You Might be a Douche… (Part 2)

Where was I…

1. You sit down at a bar.  The bartender walks over and places a coaster or beverage napkin down in front of you.  You take said coaster or beverage napkin and place your cell phone down on top of it.  I sure hope you like condensation, because you’re not getting another one.

2. You’ve been waiting for a while for a spot at the bar and one finally opens up.  You sit down quickly and gesture for me to clean up the dirty dishes in front of you.  This could include pointing to the food, waving at it with the back of your hand, or even asking us to “clean this up.”  We don’t expect you to use other people’s silverware.  Clearly we’re busy.  We don’t need you to teach us the fundamentals of our job.  And now you’re on our shit list.  So good job on speedy work.

3. You sit down and ask if the bartender if they have snacks.  “Like nuts or pretzels.”  Yes. Yes we do.  They’re called appetizers.  Here’s a menu.

4. “It’s so cold in here.  Can they turn up the heat?”  Sure, I have nothing better to do.  Let me go find “them” so “they” can pretend to turn up the heat while I actually use the opportunity to go to the bathroom for the first time in 8 hours.  Next time bring a sweater.

5. “What do you have on draft?”  Let me get you a list.  After five seconds of pursuing the menu… “Do you have Miller Light?”  Deeeeeep breath.  No.  We have WHAT’S ON THE MENU!!!!!

6. You’re loud as shit.  While at the bar, use your inside voice.  As long as we’re not at a club in the city, I can hear you perfectly over the three feet of bar dividing us, and the person sitting five inches to your left can hear you too.

7. Don’t order hot tea at a bar.  That’s all I have to say about that.

8. “Is it good?”  Please don’t ask us that.  Ever.  On some level, all of our food and drink is good.  Do I like sour beers?  No.  But there’s a market for it.  Do I like cheese in my salad?  No.  But I’m in the minority there.  If you ask any service professional if the food or beverage they’re serving is good… ultimately the answer will be yes.  Because we don’t serve poop on a plate.  If you’re lucky you’ll get a real pro who will say, “Yes, if you like sweet drinks.”  Or, “It’s a little too spicy for me.  But it’s very popular.”  But don’t hold your breath.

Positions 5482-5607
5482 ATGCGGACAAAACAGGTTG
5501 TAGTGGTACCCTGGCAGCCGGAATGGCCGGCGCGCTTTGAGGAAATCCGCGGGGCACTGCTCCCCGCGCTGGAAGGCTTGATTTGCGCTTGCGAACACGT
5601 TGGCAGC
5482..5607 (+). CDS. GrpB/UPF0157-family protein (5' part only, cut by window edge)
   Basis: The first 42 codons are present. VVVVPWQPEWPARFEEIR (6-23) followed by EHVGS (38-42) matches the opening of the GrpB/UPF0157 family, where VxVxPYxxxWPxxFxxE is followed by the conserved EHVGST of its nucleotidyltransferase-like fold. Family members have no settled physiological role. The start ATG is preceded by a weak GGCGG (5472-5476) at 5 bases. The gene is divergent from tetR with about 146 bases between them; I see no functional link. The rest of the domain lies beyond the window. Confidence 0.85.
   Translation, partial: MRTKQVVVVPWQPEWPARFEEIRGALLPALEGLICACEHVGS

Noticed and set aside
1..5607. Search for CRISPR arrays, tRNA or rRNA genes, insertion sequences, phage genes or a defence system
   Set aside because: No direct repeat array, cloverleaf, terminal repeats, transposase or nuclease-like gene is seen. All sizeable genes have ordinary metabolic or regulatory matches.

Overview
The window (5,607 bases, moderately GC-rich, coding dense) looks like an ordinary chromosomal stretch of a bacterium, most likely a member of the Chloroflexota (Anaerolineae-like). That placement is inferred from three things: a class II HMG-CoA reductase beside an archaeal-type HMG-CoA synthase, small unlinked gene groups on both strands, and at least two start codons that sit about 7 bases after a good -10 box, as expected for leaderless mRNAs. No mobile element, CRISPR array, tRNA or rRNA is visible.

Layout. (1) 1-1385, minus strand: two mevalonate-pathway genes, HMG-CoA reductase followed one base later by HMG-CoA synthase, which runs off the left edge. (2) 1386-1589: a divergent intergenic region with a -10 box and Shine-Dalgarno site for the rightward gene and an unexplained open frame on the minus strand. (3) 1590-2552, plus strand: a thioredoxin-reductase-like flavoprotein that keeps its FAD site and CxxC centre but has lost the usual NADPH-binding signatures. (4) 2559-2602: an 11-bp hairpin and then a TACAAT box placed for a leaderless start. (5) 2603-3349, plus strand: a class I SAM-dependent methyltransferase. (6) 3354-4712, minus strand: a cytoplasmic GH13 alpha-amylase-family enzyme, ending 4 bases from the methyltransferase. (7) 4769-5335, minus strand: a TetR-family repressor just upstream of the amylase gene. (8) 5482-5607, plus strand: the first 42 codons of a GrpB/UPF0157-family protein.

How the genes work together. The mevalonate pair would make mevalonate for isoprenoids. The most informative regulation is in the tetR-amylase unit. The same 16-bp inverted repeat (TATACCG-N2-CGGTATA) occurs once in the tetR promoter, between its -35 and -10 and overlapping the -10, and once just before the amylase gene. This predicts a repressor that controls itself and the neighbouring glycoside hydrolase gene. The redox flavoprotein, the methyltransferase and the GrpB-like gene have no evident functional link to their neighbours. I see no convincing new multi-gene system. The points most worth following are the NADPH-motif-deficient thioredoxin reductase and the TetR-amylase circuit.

9. “I’ll take the burger with fries.  But no roll on my burger please.  I’m allergic to gluten.” Well our fries are fried in the same oil as some foods that contain gluten so would you like a different side with your burger?  “Oh no.  The fries are fine.  I just can’t have the bread.”  Riiiiiiight.

Another favorite…

10. The service bar is for servers.  People who work for the establishment.  You standing in the middle of the service bar to order a drink is like trying to cut the line at Disney.  You now have a whole lot of people really angry at you, and you’re still not going to get what you want.  Stand behind the brass rail.  Let the workers work.  Wait your turn.

To be continued…

You Have One Job…

Anyone in the service industry is incredibly judgmental of others in the service industry. We can’t help it.  But we expect service that we would be expected to give to others.  Be and be treated… and all that.  And it’s why a lot of service professionals either never go out or only go to a handful of places that are tried and true.

This isn’t limited to restaurants though.  The service industry covers a wide array of jobs. For example: today I drove into a gas station.  I handed the man my debit card and said, quite clearly, “Twenty dollars of regular please.”  I proceeded to check my emails on my phone and after a minute or two heard the click of the gas pump stopping.  I looked back out of habit at the pump and saw $39.46.

YOU HAVE ONE JOB!!!!!!!  TWENTY. DOLLARS. OF. REGULAR.  I didn’t stutter.  I didn’t mumble.  If you weren’t sure, why not ask???  If that were my mistake, say I charged for an extra drink or two by accident, I would have to void the mistakes off the check, probably buy them another round for the inconvenience, and there would be an angry letter written to my boss informing them that their bartender is trying to “steal” from their guests.  In the long run does a difference of $19.46 really make a difference?  No.  Do I have a full tank of gas?  Yes.  And I get that you’re standing outside all day in the middle of winter.



Have you ever said something and then immediately wonder if you made a mistake? I fully understand that everyone’s humor is different. But there are times that things come flying out of your mouth and you just cringe. For example:

Me: “Good evening sir. How are you?”

Man: “Fine. I should tell you I’m really not very friendly.”

Me: “It’s all right. I’m only nice because you all pay me to be so…”

Me in my head: “Shit. That was out loud. I’m fired.”

I’m happy to report I’m still employed. And the guy left 20%.


Happy New Year!


I hope everyone had a profitable and safe New Years!  Back to business…

Here’s something that really grinds my gears.

A girl walks into the bar.  “Hey.  What can you make me that has, like, vodka and, like, cranberry juice in it?”

The bar is busy, the bartenders are trying to take drink orders and food orders while making OTHER drink orders, while washing glasses, and the tickets from the service bar printer are streaming out like they’re lotto numbers.  Look around.  You have no less than six people standing behind you that know EXACTLY what they want to drink, and they’re holding cash.  And I have to put this couple’s food order in.  And those people want to pay.  I don’t have time for your version of “Deal or No Deal.”  Here’s your vodka cranberry.  I put some club soda and an orange peel in there to make you feel fancy.  Enjoy.